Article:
October 12, 2010 | last updated May 29, 2012 10:48 pm

John Shulansky, partner in EldersChoice of West Hartford

Q. You and your wife Debbie have brought EldersChoice to Connecticut. What is it? What made you start the company?

A: EldersChoice of Connecticut LLC offers 24/7 non-medical live in home care provided by a highly qualified caregiver who works up to three months before taking a break. We prepare a comprehensive assessment of the client and actively monitor the case to assure the quality and continuity of care. We also provide shorter term and respite care for a minimum of two weeks. When the caregiver takes a break, we provide an equally qualified temporary caregiver. A local hospital executive referred us to our EldersChoice partners in Maryland and Pennsylvania as an ideal team to bring the business to the state. Our board and clinical experience with health care and generations of involvement and service to the Greater Hartford community makes EldersChoice a perfect fit.

Q. How big is the market for this in Connecticut? How much room is there in the elderly home care market for another company?

A: Connecticut and particularly Greater Hartford have one of the older and aging populations in the United States. Baby boomers will continue to age in place. There is a growing emphasis on keeping older adults at home rather than moving them into a nursing home or other restricted care environment. Our caregivers help with activities of daily living, such as personal hygiene, meal preparation, light housekeeping, running errands and shopping, and companionship. Living at home is generally much less expensive than other alternatives and can provide a high quality of life for the client and real peace of mind for the family.

Q. Is this a regulated industry in Connecticut? Your promotional material mentions background checks. Are they required by law? What, if any, regulatory hurdles did you need to start your company here?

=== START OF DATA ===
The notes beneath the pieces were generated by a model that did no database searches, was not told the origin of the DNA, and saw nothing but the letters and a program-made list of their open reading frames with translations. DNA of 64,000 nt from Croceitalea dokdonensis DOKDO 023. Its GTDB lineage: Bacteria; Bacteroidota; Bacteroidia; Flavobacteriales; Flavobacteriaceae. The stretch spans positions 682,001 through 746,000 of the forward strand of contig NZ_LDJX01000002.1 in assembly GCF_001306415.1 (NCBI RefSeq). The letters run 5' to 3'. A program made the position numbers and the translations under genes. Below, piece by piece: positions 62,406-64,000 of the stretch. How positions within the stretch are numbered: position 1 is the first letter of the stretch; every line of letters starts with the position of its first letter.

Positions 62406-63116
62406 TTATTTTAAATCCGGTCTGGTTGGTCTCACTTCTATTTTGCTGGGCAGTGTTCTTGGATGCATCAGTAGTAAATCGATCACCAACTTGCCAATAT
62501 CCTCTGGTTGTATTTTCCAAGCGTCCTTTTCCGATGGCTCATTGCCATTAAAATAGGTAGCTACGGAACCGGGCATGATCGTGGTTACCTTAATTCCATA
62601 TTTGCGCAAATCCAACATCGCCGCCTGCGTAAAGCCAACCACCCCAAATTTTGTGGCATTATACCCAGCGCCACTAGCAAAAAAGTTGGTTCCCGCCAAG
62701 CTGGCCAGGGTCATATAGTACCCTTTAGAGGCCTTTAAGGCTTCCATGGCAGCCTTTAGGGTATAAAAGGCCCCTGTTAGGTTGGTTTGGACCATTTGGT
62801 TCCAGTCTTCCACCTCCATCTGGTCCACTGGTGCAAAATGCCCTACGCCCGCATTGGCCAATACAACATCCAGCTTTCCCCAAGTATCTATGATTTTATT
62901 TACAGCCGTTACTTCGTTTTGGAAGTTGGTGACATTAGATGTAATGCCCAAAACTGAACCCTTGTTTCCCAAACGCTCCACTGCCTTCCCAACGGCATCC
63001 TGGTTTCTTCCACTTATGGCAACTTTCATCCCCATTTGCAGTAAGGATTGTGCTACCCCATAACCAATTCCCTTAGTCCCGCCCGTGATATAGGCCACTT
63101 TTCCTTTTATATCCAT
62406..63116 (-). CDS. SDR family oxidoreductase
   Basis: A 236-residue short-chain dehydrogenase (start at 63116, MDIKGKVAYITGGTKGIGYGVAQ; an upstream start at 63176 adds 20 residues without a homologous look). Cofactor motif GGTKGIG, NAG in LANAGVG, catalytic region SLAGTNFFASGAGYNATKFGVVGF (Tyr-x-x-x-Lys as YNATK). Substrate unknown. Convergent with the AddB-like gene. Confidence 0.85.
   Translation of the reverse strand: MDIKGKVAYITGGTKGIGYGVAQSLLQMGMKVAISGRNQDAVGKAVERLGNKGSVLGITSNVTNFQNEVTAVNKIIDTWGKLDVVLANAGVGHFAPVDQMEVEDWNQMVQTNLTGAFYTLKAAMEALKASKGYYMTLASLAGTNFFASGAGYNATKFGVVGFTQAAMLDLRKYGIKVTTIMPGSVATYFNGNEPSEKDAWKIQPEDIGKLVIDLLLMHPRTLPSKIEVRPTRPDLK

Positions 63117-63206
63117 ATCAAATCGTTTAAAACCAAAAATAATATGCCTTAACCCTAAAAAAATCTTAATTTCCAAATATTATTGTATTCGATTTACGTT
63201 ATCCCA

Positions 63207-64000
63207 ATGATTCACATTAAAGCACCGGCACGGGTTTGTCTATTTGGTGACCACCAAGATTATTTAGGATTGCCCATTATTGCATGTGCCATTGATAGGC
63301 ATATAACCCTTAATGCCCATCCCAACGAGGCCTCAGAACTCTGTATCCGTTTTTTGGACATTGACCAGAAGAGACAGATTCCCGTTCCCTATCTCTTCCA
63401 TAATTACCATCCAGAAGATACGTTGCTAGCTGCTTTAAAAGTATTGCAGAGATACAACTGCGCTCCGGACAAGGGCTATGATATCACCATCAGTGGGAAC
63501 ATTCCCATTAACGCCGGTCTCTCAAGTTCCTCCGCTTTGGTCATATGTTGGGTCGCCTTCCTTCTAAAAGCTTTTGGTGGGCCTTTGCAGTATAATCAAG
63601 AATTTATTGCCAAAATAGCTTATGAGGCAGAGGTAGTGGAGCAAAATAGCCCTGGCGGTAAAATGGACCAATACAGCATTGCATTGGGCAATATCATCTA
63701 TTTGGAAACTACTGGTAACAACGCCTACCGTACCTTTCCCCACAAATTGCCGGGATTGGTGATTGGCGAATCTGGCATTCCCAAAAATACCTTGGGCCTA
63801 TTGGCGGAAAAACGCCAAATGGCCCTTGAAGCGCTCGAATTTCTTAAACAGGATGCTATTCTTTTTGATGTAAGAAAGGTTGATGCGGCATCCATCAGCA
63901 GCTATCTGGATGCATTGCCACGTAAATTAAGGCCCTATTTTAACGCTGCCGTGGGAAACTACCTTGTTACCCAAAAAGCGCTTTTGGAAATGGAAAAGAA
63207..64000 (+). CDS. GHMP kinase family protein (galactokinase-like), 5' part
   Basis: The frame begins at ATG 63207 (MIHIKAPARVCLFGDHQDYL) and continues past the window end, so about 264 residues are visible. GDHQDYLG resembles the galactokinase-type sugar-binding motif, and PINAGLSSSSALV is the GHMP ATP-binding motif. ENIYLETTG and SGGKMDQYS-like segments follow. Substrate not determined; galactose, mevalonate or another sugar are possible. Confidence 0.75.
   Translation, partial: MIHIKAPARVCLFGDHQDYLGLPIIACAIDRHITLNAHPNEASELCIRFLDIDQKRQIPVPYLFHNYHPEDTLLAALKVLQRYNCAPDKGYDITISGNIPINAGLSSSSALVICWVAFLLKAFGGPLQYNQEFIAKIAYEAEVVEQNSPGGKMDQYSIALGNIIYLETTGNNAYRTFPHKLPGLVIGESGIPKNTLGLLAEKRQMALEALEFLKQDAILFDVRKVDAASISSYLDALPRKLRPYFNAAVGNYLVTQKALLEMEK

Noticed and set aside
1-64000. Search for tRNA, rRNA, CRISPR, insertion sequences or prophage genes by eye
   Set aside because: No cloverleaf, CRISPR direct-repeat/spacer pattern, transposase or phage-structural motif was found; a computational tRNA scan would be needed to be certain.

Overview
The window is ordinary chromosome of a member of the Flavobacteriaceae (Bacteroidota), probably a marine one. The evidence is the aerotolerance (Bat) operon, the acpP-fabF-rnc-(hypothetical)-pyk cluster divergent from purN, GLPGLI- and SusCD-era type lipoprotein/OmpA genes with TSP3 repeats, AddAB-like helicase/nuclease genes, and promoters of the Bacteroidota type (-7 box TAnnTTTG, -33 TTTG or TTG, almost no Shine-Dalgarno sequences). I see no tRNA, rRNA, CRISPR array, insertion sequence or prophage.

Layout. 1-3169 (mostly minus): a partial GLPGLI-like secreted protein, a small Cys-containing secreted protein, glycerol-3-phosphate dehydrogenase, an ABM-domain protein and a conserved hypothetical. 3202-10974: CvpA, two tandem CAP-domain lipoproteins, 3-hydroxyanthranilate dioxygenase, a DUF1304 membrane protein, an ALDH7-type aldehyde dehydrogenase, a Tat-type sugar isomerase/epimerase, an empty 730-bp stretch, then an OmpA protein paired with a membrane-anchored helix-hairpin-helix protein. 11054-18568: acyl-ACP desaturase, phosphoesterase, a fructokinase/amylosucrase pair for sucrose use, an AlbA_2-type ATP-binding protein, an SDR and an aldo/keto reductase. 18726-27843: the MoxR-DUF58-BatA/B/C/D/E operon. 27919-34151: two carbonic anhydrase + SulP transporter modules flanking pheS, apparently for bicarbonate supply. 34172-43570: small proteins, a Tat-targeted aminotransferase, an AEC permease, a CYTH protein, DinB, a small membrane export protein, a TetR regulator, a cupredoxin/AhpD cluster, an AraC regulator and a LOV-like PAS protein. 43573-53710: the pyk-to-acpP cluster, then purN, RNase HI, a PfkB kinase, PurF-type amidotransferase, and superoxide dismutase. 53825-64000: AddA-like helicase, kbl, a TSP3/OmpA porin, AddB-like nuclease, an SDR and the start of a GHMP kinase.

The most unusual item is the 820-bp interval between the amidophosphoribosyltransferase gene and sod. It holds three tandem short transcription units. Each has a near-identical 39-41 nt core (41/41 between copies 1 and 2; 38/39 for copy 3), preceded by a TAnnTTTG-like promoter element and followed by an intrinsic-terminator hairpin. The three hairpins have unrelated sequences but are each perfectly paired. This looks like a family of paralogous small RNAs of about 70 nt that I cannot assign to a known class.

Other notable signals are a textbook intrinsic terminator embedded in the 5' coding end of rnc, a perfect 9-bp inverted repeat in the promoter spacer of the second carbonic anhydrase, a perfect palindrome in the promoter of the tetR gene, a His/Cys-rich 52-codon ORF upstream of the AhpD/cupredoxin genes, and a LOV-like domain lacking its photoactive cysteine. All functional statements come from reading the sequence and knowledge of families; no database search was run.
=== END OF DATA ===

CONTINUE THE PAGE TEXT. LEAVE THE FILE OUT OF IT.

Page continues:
A. In Connecticut, homemaker and companion agencies must be registered with the state Department of Consumer Protection and meet certain minimum legal standards, including criminal background checks of caregivers and bonding. We are HCA.0000489. EldersChoice in Pennsylvania and Maryland are licensed by the state Departments of Health and have more stringent licensing standards. We follow these higher standards because we believe they represent the kind of care values, diligence and transparency any client or family should expect.

Q. How do you go about creating a workforce for this kind of company? Where do you recruit workers? How many employees do you currently have or are the home health care workers independent contractors?

A. Our clients are blessed with caregivers who are committed to this kind of care as their life's work. They come from all over the United States and the best ones all know each other. We accept applications for caregivers on our website, www.elders-choice.com, and commence a comprehensive screening process. Over the last few years, our EldersChoice partners in Pennsylvania and Maryland have developed a pool of qualified caregivers that meet our high standards, including certification as a Certified Nursing Assistant, health examinations, referral checks and competency testing. Our caregivers work directly for the client or family.

Q. In approximate dollars, what kind on investment is required to start up an elderly home care business? What are some of the bigger expenses associated with it? Is EldersChoice a franchise?

A. EldersChoice of Connecticut is a partnership with EldersChoice in Pennsylvania and Maryland. Their home care protocols have been developed and proven, so our focus has been on fine tuning a wonderful model and getting the word out. There are all kinds of home care businesses for older adults so the investment can vary from three to five thousand dollars to much more. In our situation, among the bigger expenses are risk management and informational materials. We also travel throughout the state to regularly monitor our clients and assess new cases.

Q. Where do businesses like this fall out in mandated government health insurance? Some long-term insurance will cover these programs but will they ever be covered by health insurance?

A. EldersChoice of Connecticut provides non-medical home care that is covered by many long-term care insurance policies; every policy is different. Government health insurance is going to continue to encourage home care by controlling reimbursements for nursing homes and other kinds of restrictive care environments. As the population continues to age and remain healthier later in life, non-medical care will be a more important piece of the continuum of care as well as the collaboration with at-home medical care providers. Since living at home is much less expensive, some kinds of government financial incentives are likely to develop, including broader insurance coverage.

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